3-D Technology Reduces Lead Times, Enables Customization

With the latest technological advancements in 3-D printing, highly complex bone reconstruction is now a reality.

Orthopedic specialists for years have been developing the technology to model and then create reconstructions of bone defects (often due to tumors or trauma). However, lead times, even up to a decade ago, were too long. It is only in the last few years that lead times have been reduced-allowing reconstruction to become feasible not just for complex cases, but for time-sensitive cases as well. With the latest 3-D printing technology, turnaround time can be as fast as six weeks-a significant leap from the previous six-plus-month lead time. This means new surgery options, more precise bone reconstructions, along with the real possibility of a higher quality of life for patients post-op.

Take, for example, one recent case involving chondrosarcoma of the pelvis, a type of bone cancer that is resistant to chemotherapy and radiation therapy. The portion of the bone with the cancerous tumor had to be removed, along with a margin of normal tissue.

Long bone reconstruction is fairly straightforward because the arm and leg bones are essentially a cylinder shape. However, in this particular case, the cancerous tumor was in the pelvis, and involved the socket portion that holds the hip joint. Reconstructing this area is already a tricky procedure, but in this situation, due to lack of treatment options, a fast turnaround was also essential.

Dr. Ron Hugate, an orthopedic oncologist at Panorama Orthopedics and Spine Center, has had experience with complex cases such as this one. He recognized that this patient would be an ideal candidate for the latest 3-D printing technology. The plan was to first remove the cancer, and then reconstruct the pelvis and restore the patient’s functions.

Moving Beyond Traditional Solutions

“The cancerous tumor was in a difficult location-a lot of important structures are in the pelvis,” said Dr. Hugate. “Due to the complex shape of the pelvis, an implant could not be easily manufactured using traditional techniques with CNC.”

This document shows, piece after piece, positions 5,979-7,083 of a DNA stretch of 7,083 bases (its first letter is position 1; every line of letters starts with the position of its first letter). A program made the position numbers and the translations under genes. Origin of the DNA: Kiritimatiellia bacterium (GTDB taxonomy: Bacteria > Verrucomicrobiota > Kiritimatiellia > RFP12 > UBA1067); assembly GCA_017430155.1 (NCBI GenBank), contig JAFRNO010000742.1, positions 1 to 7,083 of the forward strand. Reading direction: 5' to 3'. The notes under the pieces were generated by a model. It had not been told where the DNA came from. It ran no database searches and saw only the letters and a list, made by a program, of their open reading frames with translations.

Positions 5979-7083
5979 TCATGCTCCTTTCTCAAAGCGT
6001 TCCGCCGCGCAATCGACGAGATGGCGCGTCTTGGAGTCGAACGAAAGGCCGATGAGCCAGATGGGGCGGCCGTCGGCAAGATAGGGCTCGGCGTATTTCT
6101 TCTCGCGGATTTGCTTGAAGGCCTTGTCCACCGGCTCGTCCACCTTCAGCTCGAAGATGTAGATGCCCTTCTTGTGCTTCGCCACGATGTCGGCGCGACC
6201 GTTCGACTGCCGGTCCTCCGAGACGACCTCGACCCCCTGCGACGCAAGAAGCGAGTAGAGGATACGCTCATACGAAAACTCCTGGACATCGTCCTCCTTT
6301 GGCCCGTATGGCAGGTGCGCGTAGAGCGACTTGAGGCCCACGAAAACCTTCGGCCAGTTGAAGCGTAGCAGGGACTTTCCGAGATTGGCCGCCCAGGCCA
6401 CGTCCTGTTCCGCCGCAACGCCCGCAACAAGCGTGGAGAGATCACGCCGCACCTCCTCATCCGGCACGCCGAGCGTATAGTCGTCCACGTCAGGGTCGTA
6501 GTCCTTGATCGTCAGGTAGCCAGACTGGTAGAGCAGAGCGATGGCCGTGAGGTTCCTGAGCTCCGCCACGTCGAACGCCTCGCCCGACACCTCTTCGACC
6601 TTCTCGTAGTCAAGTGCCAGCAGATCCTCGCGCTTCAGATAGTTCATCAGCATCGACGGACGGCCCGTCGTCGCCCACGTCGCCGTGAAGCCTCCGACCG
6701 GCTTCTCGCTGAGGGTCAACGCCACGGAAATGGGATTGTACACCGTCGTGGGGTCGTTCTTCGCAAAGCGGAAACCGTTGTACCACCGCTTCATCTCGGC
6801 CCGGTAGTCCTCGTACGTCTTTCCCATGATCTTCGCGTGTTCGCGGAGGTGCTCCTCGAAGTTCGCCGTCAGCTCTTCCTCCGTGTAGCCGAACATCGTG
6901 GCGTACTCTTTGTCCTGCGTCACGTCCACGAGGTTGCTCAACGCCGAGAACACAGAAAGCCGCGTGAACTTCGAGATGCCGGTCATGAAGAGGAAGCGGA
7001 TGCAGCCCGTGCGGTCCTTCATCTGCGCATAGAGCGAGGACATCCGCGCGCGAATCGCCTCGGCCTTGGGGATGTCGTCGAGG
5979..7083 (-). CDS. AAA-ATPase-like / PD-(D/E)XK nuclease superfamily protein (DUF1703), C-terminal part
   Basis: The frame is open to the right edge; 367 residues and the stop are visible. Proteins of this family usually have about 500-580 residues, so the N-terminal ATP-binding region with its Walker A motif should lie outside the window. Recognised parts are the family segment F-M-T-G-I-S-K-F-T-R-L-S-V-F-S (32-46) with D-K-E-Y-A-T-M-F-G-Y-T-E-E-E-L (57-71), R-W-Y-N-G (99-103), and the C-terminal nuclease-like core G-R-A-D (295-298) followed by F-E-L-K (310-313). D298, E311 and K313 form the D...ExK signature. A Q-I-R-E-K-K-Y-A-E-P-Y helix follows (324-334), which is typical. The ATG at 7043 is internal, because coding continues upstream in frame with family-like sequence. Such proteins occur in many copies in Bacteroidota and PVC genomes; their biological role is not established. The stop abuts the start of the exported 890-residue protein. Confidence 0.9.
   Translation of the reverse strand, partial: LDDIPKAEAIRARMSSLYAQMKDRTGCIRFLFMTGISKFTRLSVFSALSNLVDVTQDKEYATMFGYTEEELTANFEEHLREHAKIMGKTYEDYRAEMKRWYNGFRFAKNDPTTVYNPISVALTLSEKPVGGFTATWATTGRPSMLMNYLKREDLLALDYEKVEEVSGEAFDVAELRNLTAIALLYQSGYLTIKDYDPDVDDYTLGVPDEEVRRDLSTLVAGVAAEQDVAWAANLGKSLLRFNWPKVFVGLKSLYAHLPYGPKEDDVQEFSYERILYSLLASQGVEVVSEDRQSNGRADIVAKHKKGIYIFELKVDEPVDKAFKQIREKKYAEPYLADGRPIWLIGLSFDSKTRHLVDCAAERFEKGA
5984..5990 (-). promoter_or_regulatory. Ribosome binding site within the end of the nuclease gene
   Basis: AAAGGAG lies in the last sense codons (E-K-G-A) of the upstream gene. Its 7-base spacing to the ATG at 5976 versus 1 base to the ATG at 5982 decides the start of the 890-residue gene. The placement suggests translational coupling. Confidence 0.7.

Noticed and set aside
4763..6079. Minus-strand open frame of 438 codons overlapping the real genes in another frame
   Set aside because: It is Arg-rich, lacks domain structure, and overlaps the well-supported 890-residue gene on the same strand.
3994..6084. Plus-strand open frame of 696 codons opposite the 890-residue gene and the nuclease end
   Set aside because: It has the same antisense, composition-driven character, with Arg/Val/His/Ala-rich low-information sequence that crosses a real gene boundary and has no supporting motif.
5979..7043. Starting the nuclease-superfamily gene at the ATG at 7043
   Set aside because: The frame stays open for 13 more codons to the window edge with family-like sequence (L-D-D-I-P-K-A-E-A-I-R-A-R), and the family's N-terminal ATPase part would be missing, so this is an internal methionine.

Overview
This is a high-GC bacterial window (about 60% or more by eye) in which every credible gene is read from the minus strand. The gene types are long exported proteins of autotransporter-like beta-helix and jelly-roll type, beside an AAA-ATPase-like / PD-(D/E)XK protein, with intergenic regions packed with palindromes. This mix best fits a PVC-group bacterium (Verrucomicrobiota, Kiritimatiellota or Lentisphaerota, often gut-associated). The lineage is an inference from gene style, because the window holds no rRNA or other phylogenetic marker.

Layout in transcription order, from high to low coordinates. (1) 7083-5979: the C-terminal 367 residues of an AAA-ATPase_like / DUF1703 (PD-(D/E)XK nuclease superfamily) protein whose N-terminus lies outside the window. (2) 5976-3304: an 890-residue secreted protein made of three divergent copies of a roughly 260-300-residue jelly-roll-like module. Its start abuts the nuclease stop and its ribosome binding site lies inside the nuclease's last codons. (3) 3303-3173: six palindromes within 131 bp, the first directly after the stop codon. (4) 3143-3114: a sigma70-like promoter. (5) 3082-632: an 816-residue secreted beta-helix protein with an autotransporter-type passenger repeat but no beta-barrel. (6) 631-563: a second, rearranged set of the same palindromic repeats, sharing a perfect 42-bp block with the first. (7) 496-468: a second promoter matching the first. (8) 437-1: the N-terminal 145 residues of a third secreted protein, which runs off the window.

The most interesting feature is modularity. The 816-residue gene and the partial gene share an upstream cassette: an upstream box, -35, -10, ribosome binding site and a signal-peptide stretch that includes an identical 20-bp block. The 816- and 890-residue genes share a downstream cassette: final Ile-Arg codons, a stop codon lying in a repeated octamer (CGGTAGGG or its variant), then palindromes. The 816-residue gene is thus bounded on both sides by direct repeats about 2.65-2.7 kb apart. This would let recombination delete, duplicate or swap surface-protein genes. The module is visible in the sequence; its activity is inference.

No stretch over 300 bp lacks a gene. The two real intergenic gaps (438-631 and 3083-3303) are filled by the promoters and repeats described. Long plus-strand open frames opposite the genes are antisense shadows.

Other issues with traditional techniques included limitations in shapes, sizes and surface treatments. “A newer trend in orthopedics involves using a solid implant with a porous structure-almost like a honeycomb-on the surface,” said Dr. Hugate. “This allows the bone and the soft tissues to actually grow into the implant. If you use traditional means, you have to create a solid base, and then either adhere or sinter porous metal wafers onto the material. It is a less-than-ideal manufacturing technique, and causes difficulties when certain shapes are required.”

By Manufacturing News

Image Credit: 3D Systems

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About Peter Coffaro 689 Articles
A growth-driven and strategic executive, Peter Coffaro commands more than 20 years of progressive management success within the orthopedic industry. Recognized by MedReps.com as one of the top medical sales influencers in the industry; he has 10 years of combined sales management experience and has held positions as a Director, General Manager and Distributor. Peter has worked for some of the top orthopedic companies in the world - Zimmer, DePuy and Stryker. He is also the founder of OrthoFeed: a popular blog that covers orthopedic news and emerging medical technologies. Peter is a three-time Hall of Fame award winner at Johnson and Johnson and has an extensive background in organizational development, business development, sales management, digital marketing and professional education. Peter holds a B.S. degree in Biology from Northern Illinois University.

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